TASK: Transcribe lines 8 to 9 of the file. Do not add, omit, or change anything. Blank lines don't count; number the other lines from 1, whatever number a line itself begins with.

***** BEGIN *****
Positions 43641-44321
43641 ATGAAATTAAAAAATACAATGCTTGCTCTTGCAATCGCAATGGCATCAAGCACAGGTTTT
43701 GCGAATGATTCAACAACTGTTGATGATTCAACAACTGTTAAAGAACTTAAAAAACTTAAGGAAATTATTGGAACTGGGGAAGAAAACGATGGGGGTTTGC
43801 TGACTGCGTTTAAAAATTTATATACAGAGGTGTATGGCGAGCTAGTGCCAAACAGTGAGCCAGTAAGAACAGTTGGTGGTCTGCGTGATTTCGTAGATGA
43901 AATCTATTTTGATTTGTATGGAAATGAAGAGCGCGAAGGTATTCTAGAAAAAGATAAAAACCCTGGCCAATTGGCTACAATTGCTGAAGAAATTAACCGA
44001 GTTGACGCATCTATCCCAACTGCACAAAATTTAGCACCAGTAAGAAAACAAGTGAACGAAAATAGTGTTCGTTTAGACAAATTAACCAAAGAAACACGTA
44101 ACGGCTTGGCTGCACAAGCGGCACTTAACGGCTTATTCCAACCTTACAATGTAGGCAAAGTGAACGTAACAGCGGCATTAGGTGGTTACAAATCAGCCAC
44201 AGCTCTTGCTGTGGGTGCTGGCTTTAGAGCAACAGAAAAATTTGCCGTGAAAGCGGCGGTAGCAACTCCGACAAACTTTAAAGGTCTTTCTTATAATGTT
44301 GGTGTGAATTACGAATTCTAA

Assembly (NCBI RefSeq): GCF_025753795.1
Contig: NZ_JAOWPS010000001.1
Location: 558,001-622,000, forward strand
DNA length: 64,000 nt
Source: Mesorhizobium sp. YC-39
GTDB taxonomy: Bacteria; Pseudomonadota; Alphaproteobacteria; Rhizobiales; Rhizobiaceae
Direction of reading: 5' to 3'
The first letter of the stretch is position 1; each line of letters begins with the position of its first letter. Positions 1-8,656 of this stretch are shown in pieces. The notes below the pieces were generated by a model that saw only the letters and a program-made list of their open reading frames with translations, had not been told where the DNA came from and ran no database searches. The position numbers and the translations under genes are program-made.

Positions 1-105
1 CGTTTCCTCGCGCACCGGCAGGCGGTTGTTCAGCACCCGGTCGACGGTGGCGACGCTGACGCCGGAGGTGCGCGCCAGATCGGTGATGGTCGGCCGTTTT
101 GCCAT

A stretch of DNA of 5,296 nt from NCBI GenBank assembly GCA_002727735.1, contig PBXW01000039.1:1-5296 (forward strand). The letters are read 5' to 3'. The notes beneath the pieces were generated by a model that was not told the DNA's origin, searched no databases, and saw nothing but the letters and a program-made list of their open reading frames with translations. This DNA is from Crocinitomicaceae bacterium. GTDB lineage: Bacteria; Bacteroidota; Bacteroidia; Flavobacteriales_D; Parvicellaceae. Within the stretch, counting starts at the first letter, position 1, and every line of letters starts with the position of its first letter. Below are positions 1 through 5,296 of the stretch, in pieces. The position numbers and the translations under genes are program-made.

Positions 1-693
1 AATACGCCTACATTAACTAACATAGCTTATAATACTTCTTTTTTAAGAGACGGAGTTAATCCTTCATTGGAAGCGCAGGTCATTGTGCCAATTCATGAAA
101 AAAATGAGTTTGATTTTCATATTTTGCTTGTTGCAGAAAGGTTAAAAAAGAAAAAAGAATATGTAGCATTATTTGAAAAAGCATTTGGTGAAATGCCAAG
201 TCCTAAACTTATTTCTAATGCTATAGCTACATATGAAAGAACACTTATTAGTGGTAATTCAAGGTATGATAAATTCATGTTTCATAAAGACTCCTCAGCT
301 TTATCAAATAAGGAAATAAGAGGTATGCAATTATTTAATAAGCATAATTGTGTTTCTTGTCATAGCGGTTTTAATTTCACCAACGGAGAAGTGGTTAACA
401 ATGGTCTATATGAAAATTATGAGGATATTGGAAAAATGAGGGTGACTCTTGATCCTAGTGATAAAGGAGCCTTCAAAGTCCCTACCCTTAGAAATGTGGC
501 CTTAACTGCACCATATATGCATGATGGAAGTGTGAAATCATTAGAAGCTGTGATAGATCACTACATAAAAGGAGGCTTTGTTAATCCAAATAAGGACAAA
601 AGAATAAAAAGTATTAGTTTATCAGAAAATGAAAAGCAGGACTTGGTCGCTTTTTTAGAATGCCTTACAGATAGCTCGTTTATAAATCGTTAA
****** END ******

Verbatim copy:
44201 AGCTCTTGCTGTGGGTGCTGGCTTTAGAGCAACAGAAAAATTTGCCGTGAAAGCGGCGGTAGCAACTCCGACAAACTTTAAAGGTCTTTCTTATAATGTT
44301 GGTGTGAATTACGAATTCTAA